The water cooler moves online.
MAY 5, 2009 – All white-collar professionals use technology in the workplace.
According to a study by LexisNexis, 100% of workers surveyed said they used computers and e-mail during the typical workday, and 94% said they used Internet browsers.
In addition, 90% said that new technology and software improves productivity, including tasks such as performing research and getting news information fast.
A generational divide is apparent, though, when it comes to social media such as blogs, social networking sites and online forums. Even though 66% of respondents believed that new technology and software made building professional relationships easier, 86% of boomers said they never visited social networking sites in the workplace, and 81% said they never read blogs.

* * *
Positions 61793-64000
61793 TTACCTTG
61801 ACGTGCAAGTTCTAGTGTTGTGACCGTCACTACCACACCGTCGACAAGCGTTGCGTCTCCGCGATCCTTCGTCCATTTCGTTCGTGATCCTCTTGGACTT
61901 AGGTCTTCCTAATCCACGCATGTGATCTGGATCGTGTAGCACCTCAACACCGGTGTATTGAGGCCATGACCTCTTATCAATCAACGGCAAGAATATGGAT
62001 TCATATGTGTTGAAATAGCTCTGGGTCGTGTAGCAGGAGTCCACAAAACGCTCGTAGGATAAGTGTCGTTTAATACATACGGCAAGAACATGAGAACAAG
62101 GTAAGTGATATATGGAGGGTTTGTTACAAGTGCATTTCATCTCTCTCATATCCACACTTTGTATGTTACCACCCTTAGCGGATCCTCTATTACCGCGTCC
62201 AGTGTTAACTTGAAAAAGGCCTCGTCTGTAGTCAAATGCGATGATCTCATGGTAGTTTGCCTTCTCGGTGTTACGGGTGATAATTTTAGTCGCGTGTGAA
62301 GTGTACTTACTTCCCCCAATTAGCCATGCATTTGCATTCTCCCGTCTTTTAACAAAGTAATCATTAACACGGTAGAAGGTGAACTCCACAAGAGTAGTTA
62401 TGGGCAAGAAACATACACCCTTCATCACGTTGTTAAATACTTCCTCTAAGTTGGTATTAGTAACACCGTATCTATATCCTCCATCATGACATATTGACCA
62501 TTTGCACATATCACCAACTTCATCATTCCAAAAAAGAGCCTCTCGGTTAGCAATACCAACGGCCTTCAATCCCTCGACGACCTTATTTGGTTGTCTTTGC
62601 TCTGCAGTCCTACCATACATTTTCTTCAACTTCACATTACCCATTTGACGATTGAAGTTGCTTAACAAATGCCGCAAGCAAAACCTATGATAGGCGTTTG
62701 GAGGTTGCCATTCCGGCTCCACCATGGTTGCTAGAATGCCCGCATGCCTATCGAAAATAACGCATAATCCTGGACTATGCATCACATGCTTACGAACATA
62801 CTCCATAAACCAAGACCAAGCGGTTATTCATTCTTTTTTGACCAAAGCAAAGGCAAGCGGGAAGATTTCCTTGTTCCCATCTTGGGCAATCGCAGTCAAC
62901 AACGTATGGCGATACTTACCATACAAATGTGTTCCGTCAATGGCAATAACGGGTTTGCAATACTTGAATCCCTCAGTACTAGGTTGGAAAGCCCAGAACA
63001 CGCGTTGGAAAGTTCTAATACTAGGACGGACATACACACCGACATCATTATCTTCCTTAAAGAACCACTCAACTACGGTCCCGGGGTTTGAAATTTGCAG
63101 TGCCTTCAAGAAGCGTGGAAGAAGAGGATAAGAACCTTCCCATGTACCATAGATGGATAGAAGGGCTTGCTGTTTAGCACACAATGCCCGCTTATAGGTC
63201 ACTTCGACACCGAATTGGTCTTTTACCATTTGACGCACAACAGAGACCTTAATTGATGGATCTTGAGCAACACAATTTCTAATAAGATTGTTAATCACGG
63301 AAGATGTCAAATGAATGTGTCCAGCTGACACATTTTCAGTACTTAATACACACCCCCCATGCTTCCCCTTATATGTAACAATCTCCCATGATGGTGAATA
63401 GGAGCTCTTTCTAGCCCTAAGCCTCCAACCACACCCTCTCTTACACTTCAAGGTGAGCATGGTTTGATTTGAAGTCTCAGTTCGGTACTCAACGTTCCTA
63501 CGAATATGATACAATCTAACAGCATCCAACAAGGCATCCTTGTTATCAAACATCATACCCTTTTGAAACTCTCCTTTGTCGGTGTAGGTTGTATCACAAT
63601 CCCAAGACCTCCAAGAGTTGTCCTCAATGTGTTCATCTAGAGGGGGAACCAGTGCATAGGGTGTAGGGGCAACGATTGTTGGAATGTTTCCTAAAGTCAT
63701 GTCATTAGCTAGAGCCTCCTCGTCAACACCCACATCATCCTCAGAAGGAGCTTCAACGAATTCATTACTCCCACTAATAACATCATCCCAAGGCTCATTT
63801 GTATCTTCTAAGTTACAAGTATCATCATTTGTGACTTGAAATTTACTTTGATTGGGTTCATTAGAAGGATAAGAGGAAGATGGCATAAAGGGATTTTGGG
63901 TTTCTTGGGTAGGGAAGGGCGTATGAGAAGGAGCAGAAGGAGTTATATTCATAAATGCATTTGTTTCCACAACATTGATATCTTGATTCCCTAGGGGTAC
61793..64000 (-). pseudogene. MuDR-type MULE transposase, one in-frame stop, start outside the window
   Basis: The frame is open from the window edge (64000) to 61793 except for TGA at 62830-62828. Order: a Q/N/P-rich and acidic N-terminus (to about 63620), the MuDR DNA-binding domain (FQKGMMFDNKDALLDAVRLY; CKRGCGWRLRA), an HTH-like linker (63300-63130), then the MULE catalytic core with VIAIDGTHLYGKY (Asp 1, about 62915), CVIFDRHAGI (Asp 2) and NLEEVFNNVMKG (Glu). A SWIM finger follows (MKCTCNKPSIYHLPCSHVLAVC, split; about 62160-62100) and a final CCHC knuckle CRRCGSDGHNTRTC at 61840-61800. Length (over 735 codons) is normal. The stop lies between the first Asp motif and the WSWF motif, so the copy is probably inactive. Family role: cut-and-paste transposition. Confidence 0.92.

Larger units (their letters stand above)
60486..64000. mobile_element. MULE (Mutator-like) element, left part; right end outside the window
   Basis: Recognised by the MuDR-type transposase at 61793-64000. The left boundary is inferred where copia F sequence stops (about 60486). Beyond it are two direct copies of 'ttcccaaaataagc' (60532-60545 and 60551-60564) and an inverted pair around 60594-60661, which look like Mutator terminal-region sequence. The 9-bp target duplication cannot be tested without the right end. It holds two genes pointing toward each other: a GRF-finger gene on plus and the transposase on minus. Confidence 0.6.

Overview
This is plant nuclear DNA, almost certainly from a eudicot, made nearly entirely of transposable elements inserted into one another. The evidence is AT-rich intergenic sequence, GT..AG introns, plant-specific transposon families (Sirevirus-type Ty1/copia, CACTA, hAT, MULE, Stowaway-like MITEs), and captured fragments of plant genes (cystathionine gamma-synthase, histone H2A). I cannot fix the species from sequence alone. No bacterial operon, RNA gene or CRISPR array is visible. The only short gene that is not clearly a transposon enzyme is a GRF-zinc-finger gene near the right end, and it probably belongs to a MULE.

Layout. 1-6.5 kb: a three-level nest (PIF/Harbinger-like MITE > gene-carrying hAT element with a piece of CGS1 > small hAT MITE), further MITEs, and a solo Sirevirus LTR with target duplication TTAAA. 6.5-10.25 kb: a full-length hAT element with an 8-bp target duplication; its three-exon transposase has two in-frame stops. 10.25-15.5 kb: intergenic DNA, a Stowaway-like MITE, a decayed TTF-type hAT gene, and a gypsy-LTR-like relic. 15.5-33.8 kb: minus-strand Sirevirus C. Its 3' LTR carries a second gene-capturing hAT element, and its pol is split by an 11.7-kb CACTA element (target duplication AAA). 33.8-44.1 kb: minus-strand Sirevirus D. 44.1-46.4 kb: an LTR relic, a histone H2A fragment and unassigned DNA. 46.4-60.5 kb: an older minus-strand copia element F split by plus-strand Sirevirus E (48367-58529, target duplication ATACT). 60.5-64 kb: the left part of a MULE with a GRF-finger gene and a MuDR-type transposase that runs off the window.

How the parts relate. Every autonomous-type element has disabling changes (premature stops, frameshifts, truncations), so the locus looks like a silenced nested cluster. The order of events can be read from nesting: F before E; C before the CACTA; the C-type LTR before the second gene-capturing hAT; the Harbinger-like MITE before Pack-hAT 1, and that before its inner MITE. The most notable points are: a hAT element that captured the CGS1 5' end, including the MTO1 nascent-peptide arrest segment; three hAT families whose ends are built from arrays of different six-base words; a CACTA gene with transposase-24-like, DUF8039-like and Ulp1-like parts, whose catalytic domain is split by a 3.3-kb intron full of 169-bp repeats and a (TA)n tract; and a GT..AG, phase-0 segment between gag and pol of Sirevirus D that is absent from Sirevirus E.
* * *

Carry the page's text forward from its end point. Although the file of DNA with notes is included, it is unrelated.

This compares to only 38% of Generation Y workers who said they never visited social networks at work and 58% who didn’t read blogs.
The attitudes of Generation X align closer to those of Generation Y than to the boomers.
There is some agreement on the appropriateness of social networks in the workplace, however. At least 65% of workers of all generations agreed with the statement that social networks blur the line between personal and professional life-rarely a good idea.
That probably won’t stop-or even slow-the use of social media in the office. Accenture found that 82% of Internet users ages 18 to 24 used social networks by year-end 2008, and Harris Interactive found that in March and April 2009, 74% of Internet users ages 18 to 34 said they had a MySpace or Facebook account. That, along with new waves of young people entering the work force every year and the proliferation of business-oriented social media tools such as LinkedIn and Yammer, ensures that in-office social networking will increase.
In the office of the 21st century, something is going to have to give.
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